Nov 5, 2007
A week after 15 wildfires tore through Southern California, police announced that a 10-year-old boy had confessed that he set off one of them, the Buckwood fire in Santa Clarita while playing with matches. Days later, the district attorney’s office announced that it was still weighing whether to prosecute the child. They also said they would soon decide to try to make his parents – his father is a local caretaker – liable for all the damage caused by the Buckwood fire, which destroyed 38,000 acres and hundreds of homes.
Real estate developers make big profits building thousands of mansions, luxury vacation homes and housing tracts in regions where fire is a part of the natural environment. The government gives its blessings and doesn’t even demand that precautions be taken to reduce the threat of a bad fire. It doesn’t make sure that the land is cleared of the wood and brush, because contractors say it’s too costly, and besides, it looks pretty. It doesn’t require fire departments to set small, controlled fires to burn off the accumulating dead wood, grasses and chaparral, that fuel fires, because wealthy residents don’t like the smoke.
The government also doesn’t prepare properly to deal with fires when they do break out. After the last big fires swept through San Diego just four years ago, a state commission recommended that the state buy 150 new fire trucks. So far, the state has ordered only 19 of them, none of which will be delivered for at least another year. At the same time, the fire departments in both San Diego and Orange counties are both extremely undermanned. When smaller brush fires did break out, there was no way to deal with them before they got out of hand.
But what the government does is find scapegoats, whether they are 10-year-olds and their parents – or immigrants.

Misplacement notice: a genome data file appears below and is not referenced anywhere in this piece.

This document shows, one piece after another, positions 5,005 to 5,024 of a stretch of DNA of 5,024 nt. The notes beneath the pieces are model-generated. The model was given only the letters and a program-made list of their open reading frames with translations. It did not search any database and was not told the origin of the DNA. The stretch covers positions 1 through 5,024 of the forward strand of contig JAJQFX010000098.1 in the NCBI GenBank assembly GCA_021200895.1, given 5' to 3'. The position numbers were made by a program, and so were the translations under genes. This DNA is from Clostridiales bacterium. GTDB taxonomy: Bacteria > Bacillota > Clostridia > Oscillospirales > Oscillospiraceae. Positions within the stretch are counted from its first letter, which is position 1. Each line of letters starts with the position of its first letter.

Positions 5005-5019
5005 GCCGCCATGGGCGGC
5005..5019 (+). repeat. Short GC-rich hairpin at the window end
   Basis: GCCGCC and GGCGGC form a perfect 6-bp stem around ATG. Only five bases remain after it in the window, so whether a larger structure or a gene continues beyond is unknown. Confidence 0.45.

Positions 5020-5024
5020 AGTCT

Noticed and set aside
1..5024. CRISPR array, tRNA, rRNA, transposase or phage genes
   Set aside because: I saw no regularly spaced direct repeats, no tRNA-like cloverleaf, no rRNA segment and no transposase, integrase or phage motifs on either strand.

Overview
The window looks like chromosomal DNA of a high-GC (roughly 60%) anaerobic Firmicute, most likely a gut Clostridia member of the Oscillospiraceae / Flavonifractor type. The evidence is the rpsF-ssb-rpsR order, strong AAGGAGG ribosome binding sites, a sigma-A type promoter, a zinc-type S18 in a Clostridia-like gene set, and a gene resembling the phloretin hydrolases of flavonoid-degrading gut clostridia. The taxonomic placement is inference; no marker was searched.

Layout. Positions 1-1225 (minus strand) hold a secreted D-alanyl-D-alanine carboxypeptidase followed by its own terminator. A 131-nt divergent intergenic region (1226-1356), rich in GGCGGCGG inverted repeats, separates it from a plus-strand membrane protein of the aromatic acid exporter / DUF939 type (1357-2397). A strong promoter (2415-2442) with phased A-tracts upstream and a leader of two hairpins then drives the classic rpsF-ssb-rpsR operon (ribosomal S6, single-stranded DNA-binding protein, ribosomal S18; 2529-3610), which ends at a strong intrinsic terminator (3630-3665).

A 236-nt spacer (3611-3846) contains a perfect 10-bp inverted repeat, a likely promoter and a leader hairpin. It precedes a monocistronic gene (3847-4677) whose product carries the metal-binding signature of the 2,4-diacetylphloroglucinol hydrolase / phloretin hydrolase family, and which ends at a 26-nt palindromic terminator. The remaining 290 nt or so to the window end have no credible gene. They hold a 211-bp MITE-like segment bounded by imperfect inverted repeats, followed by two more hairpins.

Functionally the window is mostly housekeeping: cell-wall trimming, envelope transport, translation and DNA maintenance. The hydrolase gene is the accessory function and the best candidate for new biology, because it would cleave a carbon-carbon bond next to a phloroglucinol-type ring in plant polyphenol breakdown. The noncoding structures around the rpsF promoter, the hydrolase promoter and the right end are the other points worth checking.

As soon as the fires broke out, news reports began to blame immigrants for setting fires. Never mind that as the wealthy fled the fire areas in their Lexuses and Mercedes, they left immigrants behind to continue to work in their mansions and fields. It was not an accident that the first four charred bodies found were those of immigrants.
If history is a guide, the wealthy who lost their homes will use all their insurance money to rebuild structures that are bigger than those they lost. That is what happened both after the Berkeley fire in 1993 and the San Diego fires in 2003. And while the middle class and poor won’t be able to afford to rebuild, the developers and contractors will buy up land cheaply, and make another financial killing and develop even more. And of course, it will all be paid for out of tax dollars and insurance premiums paid by the working class and poor.
A disaster for working people turns out to be a profitable opportunity for the wealthy, the developers, real estate agents ... and the politicians like Schwarzenegger, who make high profile appearances on the scene to further their own careers.